Communion Of Dreams

The debts we pay.

“How far did you drive?” she asked, a noticeable touch of twang in her voice.

“From Columbia. Missouri.”

“That far?” She looked honestly surprised. “Y’all are very, very kind people, to drive that far.”

* * * * * * *

A couple weeks into the New Year, a Facebook friend forwarded a pic to me. It was of a medium sized dog which kinda-sorta looked like a German Shepard.

They’re looking for a home for this pup. She’s here in the KC area.”

Image may contain: 1 person, smiling, dog

* * * * * * *

Thirteen years ago, we adopted a stray. A stray we named ‘Alwyn’.

He  was a great dog.

And he did a lot to help heal me, following the closing of our art gallery the previous spring. I was deep in the depressive trough of my bipolar cycle, feeling like I had failed. Having a new pup to love and train helped pull me out of that darkness.

And saw me through the many troubled times ahead, being a care-giver for my mother-in-law through the arc of Alzheimer’s, with all the stresses and demands that included. There’s nothing quite like a brisk walk with the dog for clearing your head. And the routine of it, walking a mile or so every morning, probably helped keep me alive as well as sane.

Alwyn died suddenly and unexpectedly when he was about 8 years old. Since he was a mutt and in good health, we had expected to have him for at least another four or five years. But it was not to be.

I grieved for a long time.

Then, a year or two ago, my wife and I decided that we were ready to welcome a new dog into our lives, and that we would keep our hearts open to that possibility should one come along who needed a home.

* * * * * * *

I passed the picture along to my wife. “What do you think? Her name is ‘Ramali’, and she’s from Kuwait.”

She thought the dog looked like a good candidate.

I got in contact with the folks from Puppy Rescue Mission. Ramali was still available. We decided to apply for adoption.

It took a week or so, with the application, and discussion, and background checks and everything. We had someone come look over our home and make sure it was suitable (fenced yard, decent neighborhood, no evidence that we were running a meth lab or conducting animal experiments, etc). The folks at the rescue were polite, helpful, and thorough. A few days later we drove to Kansas City and picked her up from where she was being fostered. Here she is on the trip home:

Ramali was about 14 or 15 months old, and hadn’t had the best life. She’d come over to the States with a service member, but things didn’t work out. After bouncing around a bit, she came to the attention of the the rescue, thanks to the microchip she had, and had been transferred to the foster home while they sought to get her a permanent place.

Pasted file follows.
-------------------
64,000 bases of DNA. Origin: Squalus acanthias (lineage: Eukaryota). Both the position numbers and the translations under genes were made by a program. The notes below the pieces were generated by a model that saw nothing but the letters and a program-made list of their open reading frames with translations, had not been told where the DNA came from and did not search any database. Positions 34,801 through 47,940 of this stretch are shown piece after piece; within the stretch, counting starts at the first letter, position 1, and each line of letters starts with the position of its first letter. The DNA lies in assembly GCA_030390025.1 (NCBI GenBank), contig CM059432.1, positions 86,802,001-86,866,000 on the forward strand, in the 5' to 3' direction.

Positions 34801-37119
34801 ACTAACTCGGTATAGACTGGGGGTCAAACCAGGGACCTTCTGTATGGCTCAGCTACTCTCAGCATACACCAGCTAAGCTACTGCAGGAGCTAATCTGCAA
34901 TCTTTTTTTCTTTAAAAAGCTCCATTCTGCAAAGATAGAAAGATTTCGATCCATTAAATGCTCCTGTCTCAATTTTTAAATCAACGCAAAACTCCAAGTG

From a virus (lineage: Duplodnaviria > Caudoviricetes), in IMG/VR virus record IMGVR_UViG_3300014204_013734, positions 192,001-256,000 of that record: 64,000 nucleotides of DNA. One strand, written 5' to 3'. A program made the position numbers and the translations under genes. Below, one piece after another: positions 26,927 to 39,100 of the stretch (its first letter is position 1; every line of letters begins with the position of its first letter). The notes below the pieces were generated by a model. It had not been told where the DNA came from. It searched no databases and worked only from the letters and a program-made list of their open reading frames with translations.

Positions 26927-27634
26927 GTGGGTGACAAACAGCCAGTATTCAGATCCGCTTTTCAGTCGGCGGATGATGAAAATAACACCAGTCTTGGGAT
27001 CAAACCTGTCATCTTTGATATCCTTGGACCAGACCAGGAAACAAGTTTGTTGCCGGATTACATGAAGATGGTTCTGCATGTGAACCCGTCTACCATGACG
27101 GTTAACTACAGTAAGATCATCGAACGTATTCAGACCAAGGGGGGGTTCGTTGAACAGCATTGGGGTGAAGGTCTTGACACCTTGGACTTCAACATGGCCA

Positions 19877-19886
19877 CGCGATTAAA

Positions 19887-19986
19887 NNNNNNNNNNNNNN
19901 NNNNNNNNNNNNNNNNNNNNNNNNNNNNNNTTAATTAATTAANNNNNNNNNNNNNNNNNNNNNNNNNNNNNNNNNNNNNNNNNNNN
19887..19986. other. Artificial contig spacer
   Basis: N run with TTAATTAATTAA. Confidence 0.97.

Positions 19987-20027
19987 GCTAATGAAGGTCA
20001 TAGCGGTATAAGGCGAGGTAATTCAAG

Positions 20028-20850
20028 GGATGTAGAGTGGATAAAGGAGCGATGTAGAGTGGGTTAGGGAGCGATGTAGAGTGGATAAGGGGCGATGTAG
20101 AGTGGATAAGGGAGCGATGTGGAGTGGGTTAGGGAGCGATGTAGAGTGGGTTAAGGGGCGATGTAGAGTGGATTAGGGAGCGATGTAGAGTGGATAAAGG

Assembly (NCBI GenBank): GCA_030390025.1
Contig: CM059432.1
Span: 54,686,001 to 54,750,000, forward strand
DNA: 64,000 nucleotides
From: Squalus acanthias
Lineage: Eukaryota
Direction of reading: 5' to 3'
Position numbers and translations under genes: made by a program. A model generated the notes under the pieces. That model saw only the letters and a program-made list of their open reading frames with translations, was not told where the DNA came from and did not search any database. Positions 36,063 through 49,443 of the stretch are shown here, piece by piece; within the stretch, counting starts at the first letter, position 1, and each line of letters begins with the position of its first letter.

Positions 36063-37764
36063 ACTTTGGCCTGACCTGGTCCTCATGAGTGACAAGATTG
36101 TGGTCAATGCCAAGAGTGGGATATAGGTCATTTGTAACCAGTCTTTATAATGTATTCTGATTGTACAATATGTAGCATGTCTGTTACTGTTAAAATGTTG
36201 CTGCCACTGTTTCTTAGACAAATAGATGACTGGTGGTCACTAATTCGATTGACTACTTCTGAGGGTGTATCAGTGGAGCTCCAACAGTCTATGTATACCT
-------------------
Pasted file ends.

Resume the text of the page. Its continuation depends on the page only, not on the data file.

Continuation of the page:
On the application for adoption, there were the expected questions about our experience with animals, previous pets we’d owned, and our thoughts about training and discipline. We’d filled all that out with confidence that we’d be able to deal with whatever challenges Ramali might have — both my wife and I had always had dogs, and I had always had a great deal of success at working with dogs to train them, whatever their background. We expected that while Ramali might have some issues due to her previous home life, that we’d be able to work through them without too much a problem.

We were wrong.

* * * * * * *

Well, we were right, for the most part. There were some problems she had that we were able to work through. She was a sweet pup, eager to please, though high-energy. She just needed a stable home and regular exercise, combined with consistent training and attention. Within the first couple of weeks we had gotten past the worst of it, and she was learning to be well-behaved while walking on a leash, or playing, and was making real progress on almost all fronts.

The one problem was her response to cats. To our cats inside the house. To the neighbor’s cats she saw through the window. To cats she saw on our walks. At first I thought it would just take a little work as she adjusted to living in a home with cats, and that as she settled into some stability, the problem would pass with regular discipline. That had always been both mine and my wife’s experience in introducing dogs into a home with cats, or cats into a home with dogs. After a week or two everyone would calm down, and they’d get along pretty well from there. I expected that the same tactics would work with Ramali’s problem with our cats.

It didn’t.

In fact, it got worse over time.

I started reviewing online resources about training a dog to deal with this problem. I consulted friends with experience having both cats and dogs. From all those resources,  it looked like we were doing the right things, and that if we stuck with it, it’d work eventually.

It didn’t.

Finally we consulted our vet of 20 years for his thoughts. After discussion with him, he recommended an animal behaviorist in the area who has a great reputation for working through such problems. We got in contact with her clinic, and after a long discussion they said that they probably could help us with Ramali, but that it was likely to take months or even years to succeed.